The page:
The possible sale of an idled General Motors Co. plant in Ohio is having a positive spillover effect on startup electric truck maker Workhorse Group Inc.
Workhorse said this week it has raised $25 million from the sale of preferred shares to institutional investors. Dividends on the shares can be collected in common stock.
The money will help Workhorse meet its goal of producing lightweight electric step vans in the fourth quarter, said Duane Hughes, Workhorse chief executive.
“This funding provides Workhorse with sufficient capital to fully deliver on our existing backlog,” he said.
Before the sale of the preferred shares, Workhorse was running operations from a $35 million credit line from a hedge fund.
Workhorse has benefited from a May announcement that a group led by company founder Steve Burns was the preferred buyer for GM’s 6.4-million-square-foot Lordstown assembly complex. The purchase and makeover of the plant could cost $300 million.
Workhorse stock rose more than 200 percent May 8 when President Donald Trump announced the Lordstown discussions on Twitter. The stock went from 74 cents a share to $2.65. The shares slid to about $1.50 before roaring back. They closed Thursday at $2.40 on the NASDAQ.
It remains unclear where Burns would get the money for the plant or how many of its 1,500 jobs would be saved.
If the sale goes through, Burns plans to produce a commercial version of the W-15 electric pickup truck designed by Workhorse but indefinitely delayed.
Workhorse would have only a minority interest in Lordstown. The company owns a plant in Union City, Ind., where it plans to build NGEN-1000 step vans in the fourth quarter. Customers waiting for the vans include United Parcel Service.
GM’S POSITIVE TAKE
GM executives are talking up Workhorse in public.
In a letter published June 3 in The New York Times, top GM spokesman Tony Cervone said Workhorse “is better positioned than most electric vehicle startups, with hundreds of battery electric trucks on the road, satisfied customers and a substantial order backlog.”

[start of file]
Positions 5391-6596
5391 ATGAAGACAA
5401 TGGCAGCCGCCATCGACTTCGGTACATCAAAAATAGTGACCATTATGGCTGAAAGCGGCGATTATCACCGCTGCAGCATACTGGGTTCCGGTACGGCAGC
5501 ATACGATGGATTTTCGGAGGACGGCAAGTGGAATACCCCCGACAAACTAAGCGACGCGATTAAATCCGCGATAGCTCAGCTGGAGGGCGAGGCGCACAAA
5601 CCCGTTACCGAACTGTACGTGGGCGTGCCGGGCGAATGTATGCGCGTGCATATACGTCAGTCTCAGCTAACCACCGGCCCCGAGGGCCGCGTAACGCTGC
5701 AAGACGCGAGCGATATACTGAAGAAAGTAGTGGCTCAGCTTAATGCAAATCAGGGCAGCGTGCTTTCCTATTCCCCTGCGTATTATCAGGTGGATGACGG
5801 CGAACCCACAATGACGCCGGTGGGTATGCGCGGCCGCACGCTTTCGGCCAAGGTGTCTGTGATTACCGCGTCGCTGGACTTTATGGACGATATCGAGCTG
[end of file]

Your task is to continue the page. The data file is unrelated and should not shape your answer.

Workhorse posted the letter on its website. Also, it shared it on social media.
Two days later, GM Chief Executive Mary Barra told Reuters that Workhorse “was thoroughly vetted and had a chance of success.”
The supportive messages create confidence in Workhorse’s ability to execute and win investors, said Mike Ramsey, an analyst with Gartner Inc.
“If GM is publicly pumping up a transaction, it gives encouragement to others beyond what might be obvious,” Ramsey said. “I’m not sure it’s intentional, but it’s having an impact.”
GM begins talks on a new national contract with the UAW in July. Its current contract prohibits selling any plants. But the UAW could agree to support the Lordstown sale as part of negotiations, said Art Schwartz, president of Labor and Economic Associates Inc. in Ann Arbor, Mich.
“The UAW is going to want something for Lordstown,” he said.
The union wants another GM product assigned to the 53-year-old plant.GM said it does not have a product for Lordstown, where it built the Chevrolet Cruze compact sedan from 2010 until this March.
GM is closing up to four plants because the market has shifted from cars to crossovers and SUVs.
The UAW workforce would come with the plant to a new owner, which “is usually a deterrent,” Schwartz said. “The UAW is not going to be happy with a plant that employs a few hundred people.”